Furthermore, it was an adventure. Not only that it had to be done but there was so much absurd normality happening and the trying to camp for the very first time. It also has a certain ring to it when you say "yes, I drove over 1.500 km to Le Mans." In fact, Barb and I spent a lot of time looking at the number plates of other cars to see if anyone had come further. Our eyes were peeled to find a number plate with "H" underneath the EU stars, or anyone coming from Austria but with "EU" next to the flag - my neighbouring district to the East. All of this with no avail.

Camping for the first time had been an adventure in itself and I am still convinced that part of my right hip bone is simply gone. However, there is a very relaxing component to it as well. All of the sudden you slow down. Sure, hearing someone drop the base in the distance isn't quite what you have in mind when you think about "camping and reconnecting with nature" but life becomes a lot easier when camping. When you don't have anything to do in the evening anymore, you turn in early. You annoy each other with silly camping lights, and enjoy the sun going down and that every night. And because your mind is not busy chasing one task after another and trying to look at the best sights in the area, you become positively stupid - but in the most relaxing manner because your mind wanders and doesn't feel hectic for once.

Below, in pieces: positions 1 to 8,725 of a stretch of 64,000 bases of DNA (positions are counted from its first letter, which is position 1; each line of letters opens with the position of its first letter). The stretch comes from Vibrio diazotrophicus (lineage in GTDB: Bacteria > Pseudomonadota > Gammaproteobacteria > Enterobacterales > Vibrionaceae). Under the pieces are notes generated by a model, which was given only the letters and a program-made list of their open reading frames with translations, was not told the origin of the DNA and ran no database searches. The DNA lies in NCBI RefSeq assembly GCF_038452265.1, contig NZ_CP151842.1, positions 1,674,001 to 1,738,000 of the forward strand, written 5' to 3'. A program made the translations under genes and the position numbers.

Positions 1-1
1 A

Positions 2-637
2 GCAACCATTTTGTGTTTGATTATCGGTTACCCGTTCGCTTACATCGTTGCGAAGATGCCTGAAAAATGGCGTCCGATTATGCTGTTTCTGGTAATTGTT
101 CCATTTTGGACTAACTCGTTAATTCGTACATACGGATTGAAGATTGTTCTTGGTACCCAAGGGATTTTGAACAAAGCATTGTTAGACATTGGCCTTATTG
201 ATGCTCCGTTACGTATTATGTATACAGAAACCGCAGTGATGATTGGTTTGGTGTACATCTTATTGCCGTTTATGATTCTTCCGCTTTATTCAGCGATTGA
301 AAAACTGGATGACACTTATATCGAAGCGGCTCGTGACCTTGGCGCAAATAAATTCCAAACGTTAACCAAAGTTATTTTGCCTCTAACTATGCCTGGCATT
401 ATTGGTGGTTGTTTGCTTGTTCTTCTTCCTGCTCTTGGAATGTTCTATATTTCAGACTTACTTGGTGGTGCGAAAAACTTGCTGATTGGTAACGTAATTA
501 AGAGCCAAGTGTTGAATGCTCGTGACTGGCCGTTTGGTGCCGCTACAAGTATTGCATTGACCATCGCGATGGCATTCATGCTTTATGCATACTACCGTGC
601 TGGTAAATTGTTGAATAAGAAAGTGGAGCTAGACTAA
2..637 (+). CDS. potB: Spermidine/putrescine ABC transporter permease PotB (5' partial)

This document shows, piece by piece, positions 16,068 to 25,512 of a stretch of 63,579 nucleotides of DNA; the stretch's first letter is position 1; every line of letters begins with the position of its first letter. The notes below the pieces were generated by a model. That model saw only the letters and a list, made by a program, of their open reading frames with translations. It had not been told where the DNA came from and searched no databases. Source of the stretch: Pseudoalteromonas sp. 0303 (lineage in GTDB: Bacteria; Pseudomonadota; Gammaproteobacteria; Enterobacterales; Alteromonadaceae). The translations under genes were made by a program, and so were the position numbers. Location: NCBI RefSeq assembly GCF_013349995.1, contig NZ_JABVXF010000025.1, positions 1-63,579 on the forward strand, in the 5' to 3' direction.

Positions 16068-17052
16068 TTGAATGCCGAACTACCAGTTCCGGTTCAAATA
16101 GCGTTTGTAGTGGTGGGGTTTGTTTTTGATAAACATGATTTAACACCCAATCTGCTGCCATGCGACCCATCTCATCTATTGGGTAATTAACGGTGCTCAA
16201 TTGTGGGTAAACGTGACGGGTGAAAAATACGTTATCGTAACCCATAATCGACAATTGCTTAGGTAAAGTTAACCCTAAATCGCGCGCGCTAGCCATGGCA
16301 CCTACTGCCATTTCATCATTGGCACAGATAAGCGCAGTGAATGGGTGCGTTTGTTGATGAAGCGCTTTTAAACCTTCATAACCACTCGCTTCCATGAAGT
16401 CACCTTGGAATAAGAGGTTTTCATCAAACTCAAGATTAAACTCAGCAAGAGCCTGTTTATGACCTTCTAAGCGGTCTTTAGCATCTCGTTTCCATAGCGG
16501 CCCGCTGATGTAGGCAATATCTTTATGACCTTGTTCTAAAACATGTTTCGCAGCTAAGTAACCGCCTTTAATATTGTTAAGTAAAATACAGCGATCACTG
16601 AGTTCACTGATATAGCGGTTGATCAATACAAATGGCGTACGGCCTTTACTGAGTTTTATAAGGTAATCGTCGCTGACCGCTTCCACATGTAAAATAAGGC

Le Mans Camping AA Expo
Camping in Le Mans - sundown 

This also means that you can have the greatest and most non-sense conversations. This is what happened to Barb and me. I don't think that it had taken less than a night before we had daily jokes about her gradually slipping down her mat during the night. Or when we simply bounced stupid ideas for fanfiction of each other - save in the knowledge that no other German speakers were near, or so we hope until this very day. In the end, life was a lot simpler.

Furthermore, no matter who you meet they all are friendly. After all, there is a huge uniting factor already given: the racing. We quickly befriended the Swiss people who camped opposite of us, had hilarious Scottish neighbour to our right. The atmosphere was always relaxed but the best experience is if you stay the night from Sunday to Monday. While almost everyone packs and heads into the nearest traffic jam home, a few people remain and the atmosphere becomes calmer and a bit homelier.

There are a lot of reasons I positively remember when I look back to my road trip to Le Mans. Funnily enough, I don't really remember the race. It is already hard to keep track of it on television, impossible if you are on the track yourself. However, that almost always happens when you watch a race in person. I could not tell you who won 2019's Le Mans - even though, I can list you all of the 10 prior years. When you visit Le Mans in person, the experience you are getting is so different from any other race.

Le Mans is among the trips that I will never forget, it is also one of the trips I want to re-do when the time is right. At the same time, I am afraid to do so because trip number two might not live up to the good memories I already have of Le Mans.